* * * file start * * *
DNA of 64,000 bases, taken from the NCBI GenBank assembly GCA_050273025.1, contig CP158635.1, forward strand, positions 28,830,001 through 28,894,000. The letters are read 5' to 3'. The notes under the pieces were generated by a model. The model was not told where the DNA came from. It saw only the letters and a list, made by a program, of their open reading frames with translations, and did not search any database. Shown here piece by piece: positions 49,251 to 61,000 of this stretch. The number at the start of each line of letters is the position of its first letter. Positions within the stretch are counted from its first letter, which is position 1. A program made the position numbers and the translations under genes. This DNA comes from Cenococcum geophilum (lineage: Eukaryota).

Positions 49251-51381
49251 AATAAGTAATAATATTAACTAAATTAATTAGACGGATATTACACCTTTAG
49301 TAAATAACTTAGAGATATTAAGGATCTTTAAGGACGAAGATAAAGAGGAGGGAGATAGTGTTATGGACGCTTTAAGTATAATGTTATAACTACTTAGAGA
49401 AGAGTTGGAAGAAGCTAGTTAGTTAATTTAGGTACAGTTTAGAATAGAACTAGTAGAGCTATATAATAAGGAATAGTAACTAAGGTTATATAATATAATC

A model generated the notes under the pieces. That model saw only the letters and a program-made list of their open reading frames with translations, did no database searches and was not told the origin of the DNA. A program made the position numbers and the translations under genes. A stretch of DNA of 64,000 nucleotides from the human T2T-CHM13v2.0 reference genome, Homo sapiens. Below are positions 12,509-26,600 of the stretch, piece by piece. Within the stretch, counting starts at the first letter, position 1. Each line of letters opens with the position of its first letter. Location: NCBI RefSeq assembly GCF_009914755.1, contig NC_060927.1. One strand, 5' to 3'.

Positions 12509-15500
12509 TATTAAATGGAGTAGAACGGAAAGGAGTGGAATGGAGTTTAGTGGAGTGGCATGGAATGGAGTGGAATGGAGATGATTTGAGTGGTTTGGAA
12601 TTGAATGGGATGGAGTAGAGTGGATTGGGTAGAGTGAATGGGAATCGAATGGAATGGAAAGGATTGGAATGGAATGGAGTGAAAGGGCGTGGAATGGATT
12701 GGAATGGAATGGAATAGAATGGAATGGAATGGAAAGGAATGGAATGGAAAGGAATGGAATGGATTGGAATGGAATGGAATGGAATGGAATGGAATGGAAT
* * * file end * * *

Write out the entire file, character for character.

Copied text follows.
DNA of 64,000 bases, taken from the NCBI GenBank assembly GCA_050273025.1, contig CP158635.1, forward strand, positions 28,830,001 through 28,894,000. The letters are read 5' to 3'. The notes under the pieces were generated by a model. The model was not told where the DNA came from. It saw only the letters and a list, made by a program, of their open reading frames with translations, and did not search any database. Shown here piece by piece: positions 49,251 to 61,000 of this stretch. The number at the start of each line of letters is the position of its first letter. Positions within the stretch are counted from its first letter, which is position 1. A program made the position numbers and the translations under genes. This DNA comes from Cenococcum geophilum (lineage: Eukaryota).

Positions 49251-51381
49251 AATAAGTAATAATATTAACTAAATTAATTAGACGGATATTACACCTTTAG
49301 TAAATAACTTAGAGATATTAAGGATCTTTAAGGACGAAGATAAAGAGGAGGGAGATAGTGTTATGGACGCTTTAAGTATAATGTTATAACTACTTAGAGA
49401 AGAGTTGGAAGAAGCTAGTTAGTTAATTTAGGTACAGTTTAGAATAGAACTAGTAGAGCTATATAATAAGGAATAGTAACTAAGGTTATATAATATAATC

A model generated the notes under the pieces. That model saw only the letters and a program-made list of their open reading frames with translations, did no database searches and was not told the origin of the DNA. A program made the position numbers and the translations under genes. A stretch of DNA of 64,000 nucleotides from the human T2T-CHM13v2.0 reference genome, Homo sapiens. Below are positions 12,509-26,600 of the stretch, piece by piece. Within the stretch, counting starts at the first letter, position 1. Each line of letters opens with the position of its first letter. Location: NCBI RefSeq assembly GCF_009914755.1, contig NC_060927.1. One strand, 5' to 3'.

Positions 12509-15500
12509 TATTAAATGGAGTAGAACGGAAAGGAGTGGAATGGAGTTTAGTGGAGTGGCATGGAATGGAGTGGAATGGAGATGATTTGAGTGGTTTGGAA
12601 TTGAATGGGATGGAGTAGAGTGGATTGGGTAGAGTGAATGGGAATCGAATGGAATGGAAAGGATTGGAATGGAATGGAGTGAAAGGGCGTGGAATGGATT
12701 GGAATGGAATGGAATAGAATGGAATGGAATGGAAAGGAATGGAATGGAAAGGAATGGAATGGATTGGAATGGAATGGAATGGAATGGAATGGAATGGAAT